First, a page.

Businesses regularly enter into contracts for various goods and services. Written agreements set out the parties’ expectations as well as their rights and obligations. In reality, many SMEs have limited resources and turn to drafting their own legal documents. As many business disputes emanate from poorly drafted contracts, we recommend a lawyer review your business’ agreements. Below, we set out some quick tips on what to look for when reviewing a commercial contract.
1. Is the Contract in Writing?
Verbal agreements can legally bind parties, but they are often difficult to enforce. You can avoid the headache and costs that come with litigating a contractual dispute by writing down all key terms. A lawyer can assist you in determining whether the contract contains all the terms parties agreed to during the negotiation phase.
2. Is the Contract Expressed in Simple English?
Avoid using archaic terminology and convoluted sentences. Outdated legalese such as ‘inter alia’, ‘aforementioned’, ‘hereinabove’ should be left where it belongs – in the past. A well-drafted contract should use short, clear, simple sentences.
3. Are You Contracting With the Correct Party?
Although this seems straightforward, a surprising number of parties get this wrong. We have reviewed agreements where a party had incorrectly identified their own company. Ask yourself:
- Does the person I am negotiating with have the power to make a decision?
- Is this person the right entity (i.e. a company vs. private individual)?
Trying to hold a company accountable for a failed business venture is of little use if you entered into a personal agreement with the CEO.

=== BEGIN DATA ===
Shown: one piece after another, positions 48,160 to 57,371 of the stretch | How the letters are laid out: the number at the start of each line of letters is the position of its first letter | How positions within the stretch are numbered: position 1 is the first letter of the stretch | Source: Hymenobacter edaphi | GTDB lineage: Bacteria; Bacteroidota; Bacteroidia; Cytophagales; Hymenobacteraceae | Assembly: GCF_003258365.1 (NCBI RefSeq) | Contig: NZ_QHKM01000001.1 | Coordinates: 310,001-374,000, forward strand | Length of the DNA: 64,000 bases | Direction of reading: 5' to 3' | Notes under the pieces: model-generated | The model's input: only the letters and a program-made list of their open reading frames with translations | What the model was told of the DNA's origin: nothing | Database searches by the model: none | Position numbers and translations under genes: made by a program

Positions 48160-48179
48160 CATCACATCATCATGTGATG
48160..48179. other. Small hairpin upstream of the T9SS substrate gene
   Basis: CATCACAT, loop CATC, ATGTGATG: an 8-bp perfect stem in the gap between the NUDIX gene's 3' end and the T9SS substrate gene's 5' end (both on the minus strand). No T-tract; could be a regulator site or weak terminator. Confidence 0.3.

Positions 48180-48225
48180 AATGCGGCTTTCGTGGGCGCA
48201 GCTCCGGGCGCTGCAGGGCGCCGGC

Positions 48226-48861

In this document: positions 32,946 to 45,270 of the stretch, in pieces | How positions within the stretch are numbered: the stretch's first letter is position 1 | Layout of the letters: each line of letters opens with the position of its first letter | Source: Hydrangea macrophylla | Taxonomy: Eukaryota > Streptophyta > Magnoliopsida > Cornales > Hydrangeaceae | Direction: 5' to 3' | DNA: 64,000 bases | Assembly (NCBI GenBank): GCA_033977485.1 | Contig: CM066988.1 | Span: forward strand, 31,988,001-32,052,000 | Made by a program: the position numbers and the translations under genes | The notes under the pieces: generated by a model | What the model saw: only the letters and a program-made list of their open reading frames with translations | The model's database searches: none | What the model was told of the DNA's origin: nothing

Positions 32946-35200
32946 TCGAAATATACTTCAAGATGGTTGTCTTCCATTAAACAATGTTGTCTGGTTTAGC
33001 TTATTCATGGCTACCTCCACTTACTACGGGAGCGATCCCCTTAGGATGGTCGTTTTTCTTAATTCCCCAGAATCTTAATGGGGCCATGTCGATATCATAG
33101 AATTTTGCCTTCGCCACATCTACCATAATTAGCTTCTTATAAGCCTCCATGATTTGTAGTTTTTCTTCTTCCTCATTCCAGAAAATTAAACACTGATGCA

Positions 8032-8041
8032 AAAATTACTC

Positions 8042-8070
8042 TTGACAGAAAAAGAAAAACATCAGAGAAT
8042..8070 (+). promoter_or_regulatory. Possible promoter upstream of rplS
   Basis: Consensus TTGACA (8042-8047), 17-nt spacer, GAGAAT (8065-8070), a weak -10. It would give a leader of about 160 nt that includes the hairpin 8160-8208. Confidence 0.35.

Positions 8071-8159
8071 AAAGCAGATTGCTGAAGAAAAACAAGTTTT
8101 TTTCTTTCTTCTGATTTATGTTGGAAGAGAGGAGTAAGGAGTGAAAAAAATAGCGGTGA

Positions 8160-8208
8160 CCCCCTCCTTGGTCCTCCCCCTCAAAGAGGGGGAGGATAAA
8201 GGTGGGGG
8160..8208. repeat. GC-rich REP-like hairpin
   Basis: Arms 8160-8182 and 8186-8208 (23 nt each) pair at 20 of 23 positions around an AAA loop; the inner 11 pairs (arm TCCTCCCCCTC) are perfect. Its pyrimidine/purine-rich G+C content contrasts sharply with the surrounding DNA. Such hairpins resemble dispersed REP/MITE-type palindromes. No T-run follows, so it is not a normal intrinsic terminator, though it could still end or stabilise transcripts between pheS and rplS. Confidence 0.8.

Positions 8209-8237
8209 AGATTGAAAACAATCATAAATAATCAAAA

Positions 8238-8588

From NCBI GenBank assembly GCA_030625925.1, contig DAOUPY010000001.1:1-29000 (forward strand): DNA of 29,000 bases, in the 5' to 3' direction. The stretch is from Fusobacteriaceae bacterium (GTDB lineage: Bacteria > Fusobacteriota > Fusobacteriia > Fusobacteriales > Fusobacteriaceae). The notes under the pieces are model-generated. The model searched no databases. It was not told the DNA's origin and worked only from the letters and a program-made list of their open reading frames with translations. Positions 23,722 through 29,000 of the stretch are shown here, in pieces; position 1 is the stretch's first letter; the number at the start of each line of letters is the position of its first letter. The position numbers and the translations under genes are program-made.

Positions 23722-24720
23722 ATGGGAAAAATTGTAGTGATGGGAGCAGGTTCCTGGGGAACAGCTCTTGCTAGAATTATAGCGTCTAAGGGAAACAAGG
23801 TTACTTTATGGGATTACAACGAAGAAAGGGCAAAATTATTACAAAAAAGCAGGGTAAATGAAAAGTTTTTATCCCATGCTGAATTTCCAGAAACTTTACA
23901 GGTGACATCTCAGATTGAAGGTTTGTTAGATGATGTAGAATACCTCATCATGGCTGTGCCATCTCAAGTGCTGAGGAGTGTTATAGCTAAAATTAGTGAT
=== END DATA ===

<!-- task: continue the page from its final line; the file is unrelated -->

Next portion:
4. Are the Details Correct?
It is important that a contract spells out all the details of the parties’ arrangement, such as:
- performance obligations,
- payment terms,
- right of termination,
- dispute resolution (including any alternative dispute resolution), and
- remedies in the event of a breach.
Jurisdiction is particularly important when contracting with an individual or company based interstate or overseas.
5. Is There a Confidentiality Clause?
When a party enters into a contract with another business or individual, they will inevitably disclose and/or exchange confidential information. Unless there are special circumstances, it’s sensible to impose ‘mutual obligations of confidence’. In doing so, parties can ensure that any information they disclose throughout the course of the relationship is not shared with third parties or used for ulterior purposes.
6. Have the Parties Correctly Executed the Contract?
A contract is executed (i.e. effective) when a person with the authority to sign the agreement does so. If an individual is the contracting party, the person with the authority is the individual. If the contracting party is a company, the person is either a director or agent with express authority to sign on behalf of the company.
7. Have You Read Through the Document for Errors?
Importantly, parties should ensure all cross-referencing is correct. Incorrectly cross-referenced paragraphs can give rise to ambiguity, and potentially, make the clause unenforceable. Also, proofread the final agreement to ensure it is free of errors. A small typo in a crucial clause (e.g. a missing comma) can be detrimental.
Make sure that your agreement withstands the scrutiny of the other party and, if necessary, the courts. It’s prudent to have a lawyer review and if required, redraft your contract. This manages your business’ risk and prevents issues escalating into expensive legal disputes. If you have any questions or need assistance drafting an agreement, get in touch with our contract lawyers on 1300 544 755.
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